We are seeing a paradigm shift in today’s culture to cope with adversities and difficult times. Anxiousness, avoidance, disconnection, and suffering are themes that keep many trapped and confined in a fear based state. Children and youth seem to have more “mental health” diagnoses than ever before, or is it that we are defining children differently today as a result of anti-stigma campaigns of mental illness?
As our culture moves more in the direction of languaging human suffering through the discourse of mental illness diagnoses, we are seemingly seeing most behaviours for children, youth and adults as “ill” and treating them from this paradigm. One might ask the question: Are we, as a society, re-enforcing “mental illness” rather than building “resiliency” for “mental wellness”?
Change in Perspective
I recently reflected on other cultures as I have a home in a third world country, which as of yet does not have the societal integration of the mental health discourse. Many other countries have experienced significant civil war, poverty, natural disasters and hardship. I remember the first time I was in my new third world community, sitting on a plastic table and chair on a main street of an impoverished food hut, of this small fishing village. The average income for a family of 4-5 people was $80 US per month.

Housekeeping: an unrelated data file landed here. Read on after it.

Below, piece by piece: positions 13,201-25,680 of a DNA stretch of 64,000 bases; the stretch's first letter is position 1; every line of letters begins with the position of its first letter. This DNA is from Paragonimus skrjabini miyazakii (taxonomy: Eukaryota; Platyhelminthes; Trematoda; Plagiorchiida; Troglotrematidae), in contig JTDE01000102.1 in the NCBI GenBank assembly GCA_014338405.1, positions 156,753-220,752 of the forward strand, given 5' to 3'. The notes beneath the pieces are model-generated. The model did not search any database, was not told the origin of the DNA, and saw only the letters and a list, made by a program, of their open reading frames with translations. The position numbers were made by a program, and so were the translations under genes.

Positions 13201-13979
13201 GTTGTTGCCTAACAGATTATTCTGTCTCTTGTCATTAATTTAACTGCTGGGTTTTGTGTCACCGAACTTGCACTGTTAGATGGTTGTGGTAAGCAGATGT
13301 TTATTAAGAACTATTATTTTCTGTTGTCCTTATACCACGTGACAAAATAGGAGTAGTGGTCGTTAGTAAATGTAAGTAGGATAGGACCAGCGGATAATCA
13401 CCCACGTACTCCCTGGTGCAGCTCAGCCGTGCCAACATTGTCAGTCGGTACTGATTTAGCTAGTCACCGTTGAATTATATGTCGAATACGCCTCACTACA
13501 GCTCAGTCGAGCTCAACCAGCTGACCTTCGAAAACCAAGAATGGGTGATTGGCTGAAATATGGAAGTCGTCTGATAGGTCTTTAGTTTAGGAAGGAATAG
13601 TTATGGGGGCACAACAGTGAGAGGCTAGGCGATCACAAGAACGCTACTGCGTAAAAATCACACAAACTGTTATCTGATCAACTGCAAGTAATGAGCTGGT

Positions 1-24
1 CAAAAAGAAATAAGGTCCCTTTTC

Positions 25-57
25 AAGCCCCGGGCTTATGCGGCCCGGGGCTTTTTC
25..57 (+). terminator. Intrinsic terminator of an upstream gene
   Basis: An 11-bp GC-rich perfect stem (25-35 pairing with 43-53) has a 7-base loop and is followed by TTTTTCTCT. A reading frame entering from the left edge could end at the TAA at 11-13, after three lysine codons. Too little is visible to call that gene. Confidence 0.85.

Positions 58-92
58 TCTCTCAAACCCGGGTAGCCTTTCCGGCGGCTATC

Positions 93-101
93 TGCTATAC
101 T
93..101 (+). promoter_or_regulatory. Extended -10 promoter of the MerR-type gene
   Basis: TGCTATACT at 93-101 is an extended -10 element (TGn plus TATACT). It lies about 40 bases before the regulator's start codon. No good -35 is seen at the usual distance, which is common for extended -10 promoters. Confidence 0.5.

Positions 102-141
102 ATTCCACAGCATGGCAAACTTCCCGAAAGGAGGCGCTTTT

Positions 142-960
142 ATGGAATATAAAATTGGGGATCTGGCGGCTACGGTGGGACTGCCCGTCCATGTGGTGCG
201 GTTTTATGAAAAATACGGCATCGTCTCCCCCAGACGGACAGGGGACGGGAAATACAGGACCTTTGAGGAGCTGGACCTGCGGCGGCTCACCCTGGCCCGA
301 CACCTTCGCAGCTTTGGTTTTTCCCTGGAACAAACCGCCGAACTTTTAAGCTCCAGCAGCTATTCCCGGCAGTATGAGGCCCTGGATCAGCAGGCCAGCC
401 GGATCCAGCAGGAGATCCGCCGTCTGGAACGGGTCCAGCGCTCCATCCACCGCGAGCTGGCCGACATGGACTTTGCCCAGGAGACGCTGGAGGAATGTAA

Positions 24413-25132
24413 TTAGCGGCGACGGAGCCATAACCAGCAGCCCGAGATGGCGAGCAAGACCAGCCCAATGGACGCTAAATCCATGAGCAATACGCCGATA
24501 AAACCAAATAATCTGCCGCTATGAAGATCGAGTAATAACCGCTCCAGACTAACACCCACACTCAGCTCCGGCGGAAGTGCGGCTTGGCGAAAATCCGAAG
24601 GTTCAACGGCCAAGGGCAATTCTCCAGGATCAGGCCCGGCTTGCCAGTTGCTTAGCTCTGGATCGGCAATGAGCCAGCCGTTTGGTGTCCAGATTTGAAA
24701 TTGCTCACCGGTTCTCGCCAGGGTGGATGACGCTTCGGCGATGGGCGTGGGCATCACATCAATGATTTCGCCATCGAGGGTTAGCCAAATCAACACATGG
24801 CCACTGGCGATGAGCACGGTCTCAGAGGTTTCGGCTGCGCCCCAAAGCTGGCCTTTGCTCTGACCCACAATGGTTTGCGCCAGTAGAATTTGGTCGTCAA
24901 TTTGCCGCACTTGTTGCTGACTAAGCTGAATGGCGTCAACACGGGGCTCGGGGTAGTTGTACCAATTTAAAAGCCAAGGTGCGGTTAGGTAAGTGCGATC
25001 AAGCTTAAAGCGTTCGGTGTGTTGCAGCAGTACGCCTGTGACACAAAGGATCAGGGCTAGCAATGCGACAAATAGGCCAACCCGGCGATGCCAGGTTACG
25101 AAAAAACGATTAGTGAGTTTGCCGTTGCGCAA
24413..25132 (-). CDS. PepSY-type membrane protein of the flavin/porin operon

As I looked around, all I saw were children laughing in the street, many families connecting in front of each other’s homes, which were small and mostly made out of tin, pleasantly engaging and experiencing incredible community connection. I wondered how this community could be so connected, and everywhere I went, they were overall, generally happy and engaged.
Firstly, this community is not integrated with technology but this community has experienced significant human suffering from a civil war that they were not protected from. Although many would have been personally affected by this horrible part of their history, they clearly have gained incredible self-determination to not let their history define their inner narrative.
What this community taught me was that their inner self was “greater” than their trauma, their suffering, and their profound grief and loss. Somehow, someway in speaking to individuals in this community, they only saw hope and had constant gratitude for what they have in life, albeit very little to our standards of living.
Pain is Your Friend
The pain paradox in Buddhism states, “Resistance X Pain = Degree of Human Suffering.” Those who become resilient learn to understand that all lives come with human suffering. Avoidance or fighting pain leads to greater human suffering! Resiliency is developed by learning to lean in to pain rather than resist it. Embrace pain as if it were your friend.
You begin to establish a new relationship with your painful, emotional situation where pain begins to shift and lighten, becoming manageable. This allows us to change our inner narrative of hopelessness, lack of self-confidence, and low self-efficacy by providing us the opportunity to learn to not avoid nor fight but instead discover our inner abilities to get through our own pain in powerful inner ways.
Protecting others or yourself from pain, trying to fix others pain, distracting away from pain only leads to greater human suffering. Make pain your friend to strengthen your inner-self and become stronger, confident and able to be resilient through whatever life sends your way.
Be well Ian